Of course it doesn't make any sense at all. The purpose of a handicap loading zone is for people with disabilities who are picked up and dropped off by either Handi-transit or family and friends.

There seems to be no comprehension of the realities and complexities of persons with disabilities within any of the government departments that I have dealt with so far. The idea that every person with a disability is chauffeured from one place to another is completely unrealistic and profoundly sad, at least to me, because the right to equal access and opportunities is legislated and yet it isn't enforced.

What happens when the main caregiver of a family is the person with a disability? Aside from driving my children to school, and lessons and to friends house, she is also likely to be the one to work at home for the most hours out of everyone in the household. I clean the house, prepare the breakfasts, lunches and dinners (although admittedly I try to avoid making dinner when ever possible), puts away every one's laundry, works on one or two volunteer committees, schedules doctors and dental appointments for the children and herself. Especially for herself, since she has a disability. And then what if she also has an art practice, as in a whole other job, actually a profession that she also needs to work on in between everything else?

So, in what way would a loading zone work for me?

And yet the rule is that before a handicap parking space can be implemented a handicap loading zone must be put in place first. And of course after having a loading zone for who knows how long you are informed by the Parking Overlords that you are deserving of a handicap parking space to be installed on the street in front of your very own home, you will then be allowed a four hour parking limit, in front of your house.

When I spoke with the friendly fellow, Henry, who's job it is to take care of any disability issues related to city parking I asked "Do you mean I cannot park in front of my house for a 24 hour period or 48 hour period"? No. But as Henry said "you can just go and run some errands" multiple times a day every fucking day of the year.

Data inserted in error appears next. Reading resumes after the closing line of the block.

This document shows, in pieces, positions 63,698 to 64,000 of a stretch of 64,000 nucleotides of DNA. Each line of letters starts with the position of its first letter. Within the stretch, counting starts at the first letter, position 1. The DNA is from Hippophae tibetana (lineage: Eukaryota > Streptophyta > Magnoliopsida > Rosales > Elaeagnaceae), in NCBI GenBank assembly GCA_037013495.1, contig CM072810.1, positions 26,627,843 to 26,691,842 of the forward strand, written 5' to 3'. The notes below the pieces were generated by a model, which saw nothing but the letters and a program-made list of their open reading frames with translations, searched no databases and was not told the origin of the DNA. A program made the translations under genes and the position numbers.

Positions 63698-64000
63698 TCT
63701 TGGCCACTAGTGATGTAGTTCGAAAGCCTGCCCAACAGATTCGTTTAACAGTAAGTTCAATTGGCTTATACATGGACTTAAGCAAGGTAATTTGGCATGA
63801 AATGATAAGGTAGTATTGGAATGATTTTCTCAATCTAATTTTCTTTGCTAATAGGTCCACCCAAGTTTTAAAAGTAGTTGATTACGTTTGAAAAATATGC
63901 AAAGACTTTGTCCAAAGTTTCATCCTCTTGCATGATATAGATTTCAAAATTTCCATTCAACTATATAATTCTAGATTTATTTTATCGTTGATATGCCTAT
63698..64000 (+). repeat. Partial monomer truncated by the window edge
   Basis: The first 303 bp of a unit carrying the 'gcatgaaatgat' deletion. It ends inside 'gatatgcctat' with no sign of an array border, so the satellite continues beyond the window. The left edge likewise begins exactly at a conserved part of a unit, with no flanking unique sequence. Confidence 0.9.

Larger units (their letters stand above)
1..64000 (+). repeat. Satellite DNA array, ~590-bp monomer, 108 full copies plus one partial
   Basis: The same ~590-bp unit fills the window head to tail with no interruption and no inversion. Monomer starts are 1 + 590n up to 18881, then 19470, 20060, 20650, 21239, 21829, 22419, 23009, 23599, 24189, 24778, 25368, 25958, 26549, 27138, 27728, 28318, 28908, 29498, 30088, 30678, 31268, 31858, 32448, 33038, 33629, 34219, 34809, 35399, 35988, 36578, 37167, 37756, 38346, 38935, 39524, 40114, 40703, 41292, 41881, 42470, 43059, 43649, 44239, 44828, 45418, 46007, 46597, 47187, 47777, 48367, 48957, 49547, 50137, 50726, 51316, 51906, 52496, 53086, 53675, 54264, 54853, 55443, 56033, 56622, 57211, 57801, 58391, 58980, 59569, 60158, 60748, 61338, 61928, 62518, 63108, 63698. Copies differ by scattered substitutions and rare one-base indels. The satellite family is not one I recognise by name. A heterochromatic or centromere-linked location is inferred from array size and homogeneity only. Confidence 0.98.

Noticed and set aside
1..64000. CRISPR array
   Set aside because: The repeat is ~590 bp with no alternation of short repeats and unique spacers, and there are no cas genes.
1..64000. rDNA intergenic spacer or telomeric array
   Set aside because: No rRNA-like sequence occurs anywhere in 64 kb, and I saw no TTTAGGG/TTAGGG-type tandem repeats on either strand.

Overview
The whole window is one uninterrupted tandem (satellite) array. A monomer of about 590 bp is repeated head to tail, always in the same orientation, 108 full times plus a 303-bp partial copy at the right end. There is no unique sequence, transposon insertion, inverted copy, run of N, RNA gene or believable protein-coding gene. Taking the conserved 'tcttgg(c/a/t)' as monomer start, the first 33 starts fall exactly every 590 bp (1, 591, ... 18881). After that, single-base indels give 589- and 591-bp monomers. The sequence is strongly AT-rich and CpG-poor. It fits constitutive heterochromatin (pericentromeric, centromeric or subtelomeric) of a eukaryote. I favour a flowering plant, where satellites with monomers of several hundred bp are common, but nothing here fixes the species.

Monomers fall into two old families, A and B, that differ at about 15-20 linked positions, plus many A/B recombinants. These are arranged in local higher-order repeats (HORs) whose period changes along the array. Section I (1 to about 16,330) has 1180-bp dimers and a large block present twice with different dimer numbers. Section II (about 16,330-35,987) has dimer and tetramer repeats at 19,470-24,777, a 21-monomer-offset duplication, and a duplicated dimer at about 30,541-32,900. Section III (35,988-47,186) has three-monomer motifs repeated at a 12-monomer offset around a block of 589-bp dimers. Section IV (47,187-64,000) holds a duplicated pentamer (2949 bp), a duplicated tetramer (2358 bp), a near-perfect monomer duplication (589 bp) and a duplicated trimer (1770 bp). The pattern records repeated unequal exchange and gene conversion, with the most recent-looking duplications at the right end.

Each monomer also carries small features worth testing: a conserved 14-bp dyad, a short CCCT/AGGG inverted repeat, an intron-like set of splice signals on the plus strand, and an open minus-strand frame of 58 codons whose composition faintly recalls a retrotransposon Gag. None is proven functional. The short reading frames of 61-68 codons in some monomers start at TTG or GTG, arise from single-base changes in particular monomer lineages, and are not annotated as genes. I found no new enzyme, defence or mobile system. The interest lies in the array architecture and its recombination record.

To be fair Henry is a nice guy and he doesn't act like your typical bureaucrat. He seems genuinely interested in finding solutions. But he has a livelihood to make and because he cannot do anything else he offers me two phone numbers. The first contact number is with the City's Street Engineer and the second is with the City's accessibility coordinator. My thinking at the time was that the Street Engineers hands would be tied until the regulations have been changed. I called the head of Accessibility for the City and I left her a message. Ten days ago.


Eleven days later, as the kids and I are racing around the house trying to get dressed and out the door for school, the Accessibility Coordinator phoned me! We have a good conversation, although would she didn't know that applying for handicap parking was a year and two month process, that an assessment would be made first to confirm whether or not there was a genuine need for a handicap parking space on my street or in front of my children's school and that assuming the assessment showed a need for zoning then it would be up to a year before the signage would be put in place for a handicap parking space to even exist.